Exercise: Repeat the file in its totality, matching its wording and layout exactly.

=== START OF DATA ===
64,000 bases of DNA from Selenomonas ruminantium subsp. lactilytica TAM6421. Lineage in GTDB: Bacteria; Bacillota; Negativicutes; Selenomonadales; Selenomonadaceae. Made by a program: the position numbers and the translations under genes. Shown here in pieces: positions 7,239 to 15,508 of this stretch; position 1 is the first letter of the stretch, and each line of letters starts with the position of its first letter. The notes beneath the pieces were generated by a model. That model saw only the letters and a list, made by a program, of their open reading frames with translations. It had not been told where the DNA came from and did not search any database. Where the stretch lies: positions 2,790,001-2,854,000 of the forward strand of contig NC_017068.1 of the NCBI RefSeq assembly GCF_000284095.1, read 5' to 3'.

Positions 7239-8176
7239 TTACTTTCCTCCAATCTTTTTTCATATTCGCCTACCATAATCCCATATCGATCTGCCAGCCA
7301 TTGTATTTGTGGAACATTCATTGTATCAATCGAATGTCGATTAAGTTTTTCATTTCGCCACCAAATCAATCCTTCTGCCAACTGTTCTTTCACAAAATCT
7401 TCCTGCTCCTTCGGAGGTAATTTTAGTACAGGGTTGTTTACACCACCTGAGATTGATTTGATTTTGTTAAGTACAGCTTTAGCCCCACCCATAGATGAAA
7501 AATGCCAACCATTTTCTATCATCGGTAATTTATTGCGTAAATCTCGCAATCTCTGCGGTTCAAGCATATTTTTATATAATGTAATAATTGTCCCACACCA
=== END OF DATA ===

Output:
64,000 bases of DNA from Selenomonas ruminantium subsp. lactilytica TAM6421. Lineage in GTDB: Bacteria; Bacillota; Negativicutes; Selenomonadales; Selenomonadaceae. Made by a program: the position numbers and the translations under genes. Shown here in pieces: positions 7,239 to 15,508 of this stretch; position 1 is the first letter of the stretch, and each line of letters starts with the position of its first letter. The notes beneath the pieces were generated by a model. That model saw only the letters and a list, made by a program, of their open reading frames with translations. It had not been told where the DNA came from and did not search any database. Where the stretch lies: positions 2,790,001-2,854,000 of the forward strand of contig NC_017068.1 of the NCBI RefSeq assembly GCF_000284095.1, read 5' to 3'.

Positions 7239-8176
7239 TTACTTTCCTCCAATCTTTTTTCATATTCGCCTACCATAATCCCATATCGATCTGCCAGCCA
7301 TTGTATTTGTGGAACATTCATTGTATCAATCGAATGTCGATTAAGTTTTTCATTTCGCCACCAAATCAATCCTTCTGCCAACTGTTCTTTCACAAAATCT
7401 TCCTGCTCCTTCGGAGGTAATTTTAGTACAGGGTTGTTTACACCACCTGAGATTGATTTGATTTTGTTAAGTACAGCTTTAGCCCCACCCATAGATGAAA
7501 AATGCCAACCATTTTCTATCATCGGTAATTTATTGCGTAAATCTCGCAATCTCTGCGGTTCAAGCATATTTTTATATAATGTAATAATTGTCCCACACCA